Since launching Startup Asia Women late last year, I made it my mission to be a role model for corporate women to startup or be a champion for startups.
I am bent on doing this because I find myself being in the best of both worlds – lending the lens of corporate to startups and looking at daily problems and world issues with a startup attitude.
I would like to encourage more women to join me in a journey that has fascinated me for the last nine months. It’s like I had never been at corporate despite leaving behind a rather eventful corporate career which involved transitioning from mainframes to minis, PCs to laptops, analog to broadband, dotcom to smart mobile, and working in Europe and Asia.
The Language Of Startups
I have always found the best way to understand paradigm shifts is through the language used. It very much sets the tone for individual mindsets, how people relate to each other and how it impacts the development of the industry. After all, it is no surprise that corporates are desperately finding ways to understand and leverage startups to help them with their own innovation push.
Learning the language and mindset of startups was initially bumpy for me despite my record experience with technological breakthroughs. My first embarrassing startup moment was when I went around asking startup founders if they were “profitable”. I received blank stares back and realized quickly I was asking the wrong question.
When I decided to move back to Singapore from Hong Kong, I wanted to do something purposeful but was starting from ground zero, having been away from my home country for so long.
In September 2016, I stumbled upon the first Slush event in Singapore. It simply bowled me over, and inspired me to give startups a real shot. When I realized that many entrepreneurs had little prior business or corporate experience, I knew there was value in the corporate insights I had to share.
And it was through conversations that I learned the fastest about the language used. I pushed myself to put myself out there so that I could figure out what I felt was a startup maze. It can be daunting, and I could have thrown my hands up and said “this is not for me”.
Platform For Dialogue
Because I didn’t want the stimulating conversations with the founders to stop, I decided to create a platform – or better still, a destination – where people knew they could go to continue the dialogue. I took a quick scan of the environment and realized there was a lack of women-centricity around startups, hence the birth of Startup Asia Women.
Starting from a selfish need of wanting to be in the know (one of the five mottos our community is built upon), I created events around acquiring knowledge in vertical themes (crowdfunding, social impact, subscriptions business models, etc). When I realized they could benefit the men as well, I decided to open the events to them. However, the ultimate beneficiary of support would primarily be women.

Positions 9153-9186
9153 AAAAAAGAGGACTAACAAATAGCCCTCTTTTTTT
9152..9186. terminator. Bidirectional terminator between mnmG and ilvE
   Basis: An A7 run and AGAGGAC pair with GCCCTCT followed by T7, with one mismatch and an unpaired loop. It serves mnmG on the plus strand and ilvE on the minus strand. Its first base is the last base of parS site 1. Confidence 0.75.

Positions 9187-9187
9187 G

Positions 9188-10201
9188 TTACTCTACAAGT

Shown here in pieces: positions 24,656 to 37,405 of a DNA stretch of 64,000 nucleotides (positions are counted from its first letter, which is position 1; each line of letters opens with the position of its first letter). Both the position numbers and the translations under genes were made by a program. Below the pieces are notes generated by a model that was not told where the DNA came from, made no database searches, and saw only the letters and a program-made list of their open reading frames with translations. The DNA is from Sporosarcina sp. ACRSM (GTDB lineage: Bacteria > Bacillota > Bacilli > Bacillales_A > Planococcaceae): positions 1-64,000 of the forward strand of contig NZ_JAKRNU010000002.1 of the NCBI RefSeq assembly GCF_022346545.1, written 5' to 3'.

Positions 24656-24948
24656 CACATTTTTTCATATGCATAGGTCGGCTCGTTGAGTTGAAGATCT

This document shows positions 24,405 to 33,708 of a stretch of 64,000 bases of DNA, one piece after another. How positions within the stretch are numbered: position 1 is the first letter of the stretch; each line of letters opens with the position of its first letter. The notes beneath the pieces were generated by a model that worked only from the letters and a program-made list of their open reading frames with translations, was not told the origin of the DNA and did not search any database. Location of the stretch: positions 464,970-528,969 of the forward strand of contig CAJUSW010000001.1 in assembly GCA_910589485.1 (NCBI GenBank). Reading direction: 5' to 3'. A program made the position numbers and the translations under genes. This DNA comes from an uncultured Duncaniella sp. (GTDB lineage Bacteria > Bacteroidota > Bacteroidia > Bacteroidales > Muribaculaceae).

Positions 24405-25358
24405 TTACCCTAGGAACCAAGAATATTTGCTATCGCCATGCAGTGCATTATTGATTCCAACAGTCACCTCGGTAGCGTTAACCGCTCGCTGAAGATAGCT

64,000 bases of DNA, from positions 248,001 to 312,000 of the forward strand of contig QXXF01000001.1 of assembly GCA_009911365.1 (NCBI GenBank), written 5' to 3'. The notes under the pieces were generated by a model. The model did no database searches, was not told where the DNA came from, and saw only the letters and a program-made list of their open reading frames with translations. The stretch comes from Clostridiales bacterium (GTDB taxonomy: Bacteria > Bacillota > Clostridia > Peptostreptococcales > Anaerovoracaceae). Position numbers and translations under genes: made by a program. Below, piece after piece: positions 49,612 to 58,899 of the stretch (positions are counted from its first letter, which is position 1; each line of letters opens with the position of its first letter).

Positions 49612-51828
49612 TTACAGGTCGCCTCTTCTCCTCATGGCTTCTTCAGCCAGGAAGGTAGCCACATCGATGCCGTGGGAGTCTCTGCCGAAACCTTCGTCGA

It is clear that women need more support in starting up – we are fewer in numbers, fewer in tech and perhaps lack the “bro code” mentality of collaborating.
I am a strong proponent that women in advanced cities, such as Singapore and Hong Kong, are more privileged and get support from both the male and female sides of the camp. Female founders who have created a following or have garnered some achievements – and this includes women VCs – would want to do the right thing to show support to other women.
Male founders are barking up the trend of diversity and gender equality. With so much rallying around personal branding in the startup arena, male founders and investors who are vocal about supporting female initiatives do set themselves apart.
Helping And Sharing
It has been a pretty steep learning curve these past months, with many hours spent in networking and being active in working with other communities, meeting both male and female founders and VCs one-on-one. In other words, working with the ecosystem.
The engine that makes startups so exhilarating is that you help others as others have helped you. There is an openness of sharing – unlike corporates where information is to be treated with strict confidence, privy only to the top.
Another mindset change that helped me grow was that the more you share, the more you will be receiving; therefore the more you are saving yourself time and effort. Learn from others and allow them to help you.
While it may be true that not everyone is cut-out to be a startup founder, joining a startup or building a career in startups could bring such agility that can’t be learnt at large corporates, or from textbooks.
About The Author
Christina Teo is founder of the Startup Asia Women community aimed at supporting women running and/or working at startups, or aspiring to do so. She has more than 25 years of P/L management and regional market experience in technology and mobile, was the first general manager of Yahoo! Singapore and launched the first windows smartphone branded O2 across Asia Pacific. She has worked for tech companies such as Acer, IBM, DEC, and 3Com in Europe and Asia. Her last corporate stint after pursuing her masters in psychology in New York was as CMO of HK CSL. She will launch her startup by the end of this year. www.startupasiawomen.com